What Is the Difference Between a Parole Officer & a Correction Officer?
4 OCT 2017
While a parole officer and a correction officer both work with and monitor individuals who have broken the law, their duties are quite different. A correction officer is responsible for watching the individuals while they are in jail waiting for trial, after they have been convicted and are serving time for their offense. A parole office oversees the individual after they have been released and are required to be under supervision for a period of time.
A correction officer must sustain security among the inmates and prevent disorder among them. A parole officer meets with the individual on a regular basis following their release to make certain they are not in violation of their probation.
A correctional officer has authority over the inmates inside the jail or penitentiary, but no authority outside of the institution. A parole officer has authority over the individual in terms of reporting their compliance with their probation and has the authority to recommend their return to jail if they are in violation.
A correction officer is responsible only for the inmates and making reports regarding their conduct, work completed and other activities. A parole officer works with the parolee as well as their family, community organizations and local residents to ensure their compliance.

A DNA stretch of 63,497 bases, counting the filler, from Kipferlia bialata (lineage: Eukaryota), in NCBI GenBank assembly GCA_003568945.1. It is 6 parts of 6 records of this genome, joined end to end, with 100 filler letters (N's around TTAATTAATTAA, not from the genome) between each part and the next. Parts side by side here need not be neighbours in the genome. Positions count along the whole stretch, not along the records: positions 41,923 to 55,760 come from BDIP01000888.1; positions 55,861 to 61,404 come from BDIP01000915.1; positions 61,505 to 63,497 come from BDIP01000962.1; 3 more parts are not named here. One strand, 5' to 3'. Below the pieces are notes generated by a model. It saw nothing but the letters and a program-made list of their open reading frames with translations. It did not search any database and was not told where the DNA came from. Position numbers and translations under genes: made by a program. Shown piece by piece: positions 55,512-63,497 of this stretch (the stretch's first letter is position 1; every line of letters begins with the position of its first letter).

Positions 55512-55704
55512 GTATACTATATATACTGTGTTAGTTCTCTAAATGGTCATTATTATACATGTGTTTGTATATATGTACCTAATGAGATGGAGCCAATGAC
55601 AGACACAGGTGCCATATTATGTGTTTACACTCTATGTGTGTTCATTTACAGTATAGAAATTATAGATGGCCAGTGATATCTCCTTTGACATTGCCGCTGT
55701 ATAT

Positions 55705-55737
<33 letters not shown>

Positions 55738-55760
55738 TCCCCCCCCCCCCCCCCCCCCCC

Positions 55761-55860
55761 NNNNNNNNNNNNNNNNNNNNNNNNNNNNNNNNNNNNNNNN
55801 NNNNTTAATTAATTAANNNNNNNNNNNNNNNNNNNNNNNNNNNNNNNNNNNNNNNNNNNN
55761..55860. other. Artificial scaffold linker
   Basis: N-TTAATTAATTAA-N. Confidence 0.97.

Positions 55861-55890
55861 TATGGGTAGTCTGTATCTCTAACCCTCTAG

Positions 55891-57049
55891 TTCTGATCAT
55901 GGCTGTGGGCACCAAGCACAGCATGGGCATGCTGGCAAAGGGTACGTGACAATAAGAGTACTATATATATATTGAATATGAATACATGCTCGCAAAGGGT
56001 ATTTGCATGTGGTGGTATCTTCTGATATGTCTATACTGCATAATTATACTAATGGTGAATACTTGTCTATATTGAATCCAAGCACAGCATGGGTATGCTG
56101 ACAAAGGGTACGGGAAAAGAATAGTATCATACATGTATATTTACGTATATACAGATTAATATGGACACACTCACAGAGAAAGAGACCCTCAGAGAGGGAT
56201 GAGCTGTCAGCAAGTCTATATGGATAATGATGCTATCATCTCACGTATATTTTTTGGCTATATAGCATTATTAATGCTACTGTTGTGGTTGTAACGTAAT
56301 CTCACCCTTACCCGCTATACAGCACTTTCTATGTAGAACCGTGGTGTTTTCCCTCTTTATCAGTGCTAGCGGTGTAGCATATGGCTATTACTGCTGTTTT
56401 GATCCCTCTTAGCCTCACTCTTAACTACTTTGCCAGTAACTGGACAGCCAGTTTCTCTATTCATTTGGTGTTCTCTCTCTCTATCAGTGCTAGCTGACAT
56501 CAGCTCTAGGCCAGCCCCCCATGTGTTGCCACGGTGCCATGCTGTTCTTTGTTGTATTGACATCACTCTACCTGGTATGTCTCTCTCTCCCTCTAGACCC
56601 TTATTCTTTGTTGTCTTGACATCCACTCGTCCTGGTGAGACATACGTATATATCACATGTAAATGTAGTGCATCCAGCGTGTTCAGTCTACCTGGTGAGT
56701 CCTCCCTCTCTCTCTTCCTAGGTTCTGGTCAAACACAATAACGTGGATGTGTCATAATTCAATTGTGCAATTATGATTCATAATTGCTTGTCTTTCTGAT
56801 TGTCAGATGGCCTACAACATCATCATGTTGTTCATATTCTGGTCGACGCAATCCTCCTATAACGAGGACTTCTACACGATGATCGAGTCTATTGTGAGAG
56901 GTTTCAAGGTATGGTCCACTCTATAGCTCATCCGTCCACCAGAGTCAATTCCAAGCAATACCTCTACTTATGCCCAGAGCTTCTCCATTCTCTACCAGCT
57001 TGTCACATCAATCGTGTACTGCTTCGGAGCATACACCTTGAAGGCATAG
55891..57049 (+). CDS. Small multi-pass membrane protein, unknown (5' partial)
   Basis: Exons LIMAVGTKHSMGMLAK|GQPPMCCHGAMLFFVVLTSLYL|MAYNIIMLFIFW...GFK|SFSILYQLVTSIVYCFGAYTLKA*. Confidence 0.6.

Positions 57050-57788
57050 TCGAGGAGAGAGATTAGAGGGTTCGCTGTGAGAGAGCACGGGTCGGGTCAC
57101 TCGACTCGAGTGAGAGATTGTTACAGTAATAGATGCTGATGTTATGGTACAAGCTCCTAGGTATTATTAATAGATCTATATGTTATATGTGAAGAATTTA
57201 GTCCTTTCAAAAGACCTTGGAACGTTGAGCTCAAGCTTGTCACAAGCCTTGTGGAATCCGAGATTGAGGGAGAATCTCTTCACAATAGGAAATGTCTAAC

A correction officer may be in situations where it is necessary to restrain the prisoners. A parole officer works with the individual but is not responsible for detaining them in any way. Their responsibility is to make reports and recommendations to authorities responsible for making the arrest if necessary.
5 Work Environment
The work environment for both the correction officer and parole officer is very stressful and may be dangerous. The correction officer is working directly with prisoners throughout their day and situations may arise that result in confrontation and injury. The parole officer may also be in dangerous situations, but they are dealing with one individual at a time and their entire day is not usually spent in such conditions.
6 Education and Training
A correction officer position requires a high school diploma or equivalency and in some prisons, a bachelor's degree is required along with three years of experience. A parole officer position usually requires a bachelor's degree in a criminal justice or related field. In some cases a master's degree is required for those who have no experience. Most institutions provide training for both correction officers and parole officers.
Salaries are somewhat comparable between the two positions with the parole officer earning slightly more. According to the Bureau of Labor Statistics, the median annual earnings of a correction officer in May 2006 was $35,760, while the median annual earnings of a parole officer in May 2006 was $42,500.